IPhone Tips: How to Use Parental Controls and Restrictions
Before handing an iPhone to a child for any amount of time, first familiarize yourself with the Restrictions settings available in iOS 7. Using a four-digit pass code, you can restrict access to many of the iPhone's features, such as the ability to delete your contacts or purchase games from the app store, as well as to protect your child from inappropriate content. If your child knows your iPhone pass code, make sure to use a different pass code for restrictions so he cannot change them.
Blocking Apps and Actions
Open "Settings," tap "General," then scroll down and tap "Restrictions." After you tap "Enable Restrictions" and enter a 4-digit pass code, you can select which apps or actions that will require a pass code. Most of the actions involve accessing stores, so your children won't be able to purchase books, apps or movies without your consent. Only three apps are included here: Safari, Camera and FaceTime. Just tap the button beside each app or action to restrict it. When the button is green, it can be used without a pass code. If white, your children cannot access it.
When letting your child use your iPhone, you can protect him from adult content by enabling the content restriction filters in the Restrictions options. These include movies and TV shows, as well as books and apps. If you don't want to block Siri entirely, but have blocked access to Safari, you should also restrict Siri from accepting explicit language or pulling content from the Web. Otherwise, Siri bypasses Safari restrictions when pulling information from the Internet.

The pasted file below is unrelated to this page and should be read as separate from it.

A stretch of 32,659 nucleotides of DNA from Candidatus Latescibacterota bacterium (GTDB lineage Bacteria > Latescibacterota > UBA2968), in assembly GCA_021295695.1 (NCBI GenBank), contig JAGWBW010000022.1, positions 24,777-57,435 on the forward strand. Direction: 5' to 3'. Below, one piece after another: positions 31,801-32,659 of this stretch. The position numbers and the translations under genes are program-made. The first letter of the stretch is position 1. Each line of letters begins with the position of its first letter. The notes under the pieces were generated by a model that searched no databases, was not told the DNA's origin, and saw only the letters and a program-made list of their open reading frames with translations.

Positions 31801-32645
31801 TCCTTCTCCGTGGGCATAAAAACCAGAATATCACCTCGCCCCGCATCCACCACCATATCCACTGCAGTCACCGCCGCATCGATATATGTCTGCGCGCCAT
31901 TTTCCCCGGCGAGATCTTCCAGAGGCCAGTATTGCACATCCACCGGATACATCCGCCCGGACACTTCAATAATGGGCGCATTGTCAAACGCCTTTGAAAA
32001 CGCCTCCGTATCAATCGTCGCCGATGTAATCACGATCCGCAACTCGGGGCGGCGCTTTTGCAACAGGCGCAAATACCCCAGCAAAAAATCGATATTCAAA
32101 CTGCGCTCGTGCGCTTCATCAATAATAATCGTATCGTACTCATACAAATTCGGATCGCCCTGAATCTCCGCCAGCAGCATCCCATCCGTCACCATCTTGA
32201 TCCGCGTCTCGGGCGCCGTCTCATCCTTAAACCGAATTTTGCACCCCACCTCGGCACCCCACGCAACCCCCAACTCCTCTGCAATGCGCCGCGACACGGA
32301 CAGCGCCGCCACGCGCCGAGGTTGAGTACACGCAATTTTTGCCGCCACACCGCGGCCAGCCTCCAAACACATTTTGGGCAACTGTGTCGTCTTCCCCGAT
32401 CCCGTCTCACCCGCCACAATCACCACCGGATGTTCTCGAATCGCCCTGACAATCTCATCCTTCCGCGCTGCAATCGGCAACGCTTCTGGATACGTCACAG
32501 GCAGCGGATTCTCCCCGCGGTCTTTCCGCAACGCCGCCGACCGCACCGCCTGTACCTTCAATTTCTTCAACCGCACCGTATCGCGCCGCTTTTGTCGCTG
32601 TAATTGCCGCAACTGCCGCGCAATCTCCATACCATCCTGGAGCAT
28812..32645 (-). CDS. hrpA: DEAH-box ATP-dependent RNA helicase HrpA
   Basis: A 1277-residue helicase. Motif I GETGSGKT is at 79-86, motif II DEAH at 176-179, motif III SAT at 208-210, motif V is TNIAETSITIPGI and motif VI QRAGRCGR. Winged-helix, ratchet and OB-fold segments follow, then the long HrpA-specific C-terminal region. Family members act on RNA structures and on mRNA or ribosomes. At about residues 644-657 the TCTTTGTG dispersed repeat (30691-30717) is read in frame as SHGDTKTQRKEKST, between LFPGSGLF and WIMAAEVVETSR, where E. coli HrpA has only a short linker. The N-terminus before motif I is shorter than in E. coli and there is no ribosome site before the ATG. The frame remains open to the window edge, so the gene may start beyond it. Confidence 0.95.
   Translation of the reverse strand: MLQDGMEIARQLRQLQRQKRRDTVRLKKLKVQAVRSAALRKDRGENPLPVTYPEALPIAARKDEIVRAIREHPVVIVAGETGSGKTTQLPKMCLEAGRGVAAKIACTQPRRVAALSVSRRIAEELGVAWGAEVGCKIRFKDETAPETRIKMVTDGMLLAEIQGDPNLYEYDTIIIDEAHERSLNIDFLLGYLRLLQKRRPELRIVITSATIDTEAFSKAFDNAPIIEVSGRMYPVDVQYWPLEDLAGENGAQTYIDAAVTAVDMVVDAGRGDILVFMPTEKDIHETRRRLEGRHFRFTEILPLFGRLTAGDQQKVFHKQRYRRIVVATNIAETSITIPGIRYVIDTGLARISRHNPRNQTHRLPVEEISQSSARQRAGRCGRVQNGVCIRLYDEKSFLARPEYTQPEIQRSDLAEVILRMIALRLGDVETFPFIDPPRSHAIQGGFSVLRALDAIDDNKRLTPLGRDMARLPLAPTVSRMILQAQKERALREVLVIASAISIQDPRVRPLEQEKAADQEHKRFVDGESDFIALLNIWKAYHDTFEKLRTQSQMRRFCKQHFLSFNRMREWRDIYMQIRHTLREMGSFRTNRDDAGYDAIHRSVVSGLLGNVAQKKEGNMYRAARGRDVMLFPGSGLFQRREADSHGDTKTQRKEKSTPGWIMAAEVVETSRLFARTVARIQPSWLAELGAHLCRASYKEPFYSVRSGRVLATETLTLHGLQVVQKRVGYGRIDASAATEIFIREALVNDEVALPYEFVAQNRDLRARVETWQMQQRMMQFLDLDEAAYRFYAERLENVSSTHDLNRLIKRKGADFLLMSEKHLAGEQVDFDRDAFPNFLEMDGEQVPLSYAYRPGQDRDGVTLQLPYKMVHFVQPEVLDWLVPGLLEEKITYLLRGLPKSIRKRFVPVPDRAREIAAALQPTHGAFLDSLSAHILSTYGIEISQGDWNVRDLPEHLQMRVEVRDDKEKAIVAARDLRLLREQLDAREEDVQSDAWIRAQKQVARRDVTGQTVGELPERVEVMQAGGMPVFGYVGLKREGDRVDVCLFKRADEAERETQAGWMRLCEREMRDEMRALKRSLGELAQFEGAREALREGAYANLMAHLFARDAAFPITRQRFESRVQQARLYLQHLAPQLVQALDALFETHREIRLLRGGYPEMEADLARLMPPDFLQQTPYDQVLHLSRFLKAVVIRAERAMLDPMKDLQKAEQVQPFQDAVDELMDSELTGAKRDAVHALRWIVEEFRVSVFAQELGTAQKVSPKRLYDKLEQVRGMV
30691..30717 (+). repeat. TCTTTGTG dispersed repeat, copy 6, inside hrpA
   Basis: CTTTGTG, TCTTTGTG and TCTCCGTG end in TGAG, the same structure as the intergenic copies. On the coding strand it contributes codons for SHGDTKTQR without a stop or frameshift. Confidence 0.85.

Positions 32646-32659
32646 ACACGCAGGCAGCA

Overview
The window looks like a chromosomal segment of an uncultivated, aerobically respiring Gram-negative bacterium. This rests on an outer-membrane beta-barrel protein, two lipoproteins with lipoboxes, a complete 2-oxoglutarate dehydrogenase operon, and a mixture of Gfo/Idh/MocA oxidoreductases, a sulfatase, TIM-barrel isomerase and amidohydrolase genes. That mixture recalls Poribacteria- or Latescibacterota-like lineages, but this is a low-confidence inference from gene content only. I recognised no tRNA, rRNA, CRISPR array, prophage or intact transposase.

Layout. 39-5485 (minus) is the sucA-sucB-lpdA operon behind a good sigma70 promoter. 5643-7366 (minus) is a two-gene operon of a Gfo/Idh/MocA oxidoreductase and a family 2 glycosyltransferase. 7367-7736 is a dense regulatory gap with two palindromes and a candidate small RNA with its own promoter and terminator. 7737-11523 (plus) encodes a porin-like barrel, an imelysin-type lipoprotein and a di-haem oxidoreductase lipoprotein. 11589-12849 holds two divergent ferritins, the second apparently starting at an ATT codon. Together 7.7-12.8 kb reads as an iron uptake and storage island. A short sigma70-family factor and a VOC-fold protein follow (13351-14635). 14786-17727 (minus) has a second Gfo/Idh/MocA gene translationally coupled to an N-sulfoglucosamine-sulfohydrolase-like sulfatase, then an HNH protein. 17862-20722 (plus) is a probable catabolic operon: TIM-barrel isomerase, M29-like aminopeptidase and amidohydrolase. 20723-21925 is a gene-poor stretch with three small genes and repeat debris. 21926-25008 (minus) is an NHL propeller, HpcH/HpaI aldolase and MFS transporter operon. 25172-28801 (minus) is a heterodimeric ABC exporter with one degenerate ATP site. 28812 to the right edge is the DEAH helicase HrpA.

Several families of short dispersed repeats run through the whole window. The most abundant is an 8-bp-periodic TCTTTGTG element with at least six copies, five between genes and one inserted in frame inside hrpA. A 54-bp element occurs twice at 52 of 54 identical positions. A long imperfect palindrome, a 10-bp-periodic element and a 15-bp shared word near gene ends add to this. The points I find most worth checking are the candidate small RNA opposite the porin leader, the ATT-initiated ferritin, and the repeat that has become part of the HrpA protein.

The Privacy options in the Restrictions screen won't block your child from accessing your email or contacts if he taps on them; however, they do ensure that this information is not accidentally shared on another app. For example, if you let your child log in to his own Tumblr or Facebook account on your iPhone, you can prevent him from accidentally posting photos from your Camera Roll by enabling privacy restrictions for the Photos app.
The Location Services settings, found in the Privacy section of the Restrictions page, is something a parent should look at closely, particularly if a child is using his own apps on the iPhone. The safest bet is to block all location services and to disable the ability to make changes. Some apps, however, won't operate properly with location services blocked, such as geocaching apps, maps and some games. In this case, you can leave location services off and block apps individually. If in doubt, restrict every app listed except those you need enabled. This includes the Camera app, which, unless restricted, embeds your iPhone's precise location whenever your child takes a photo.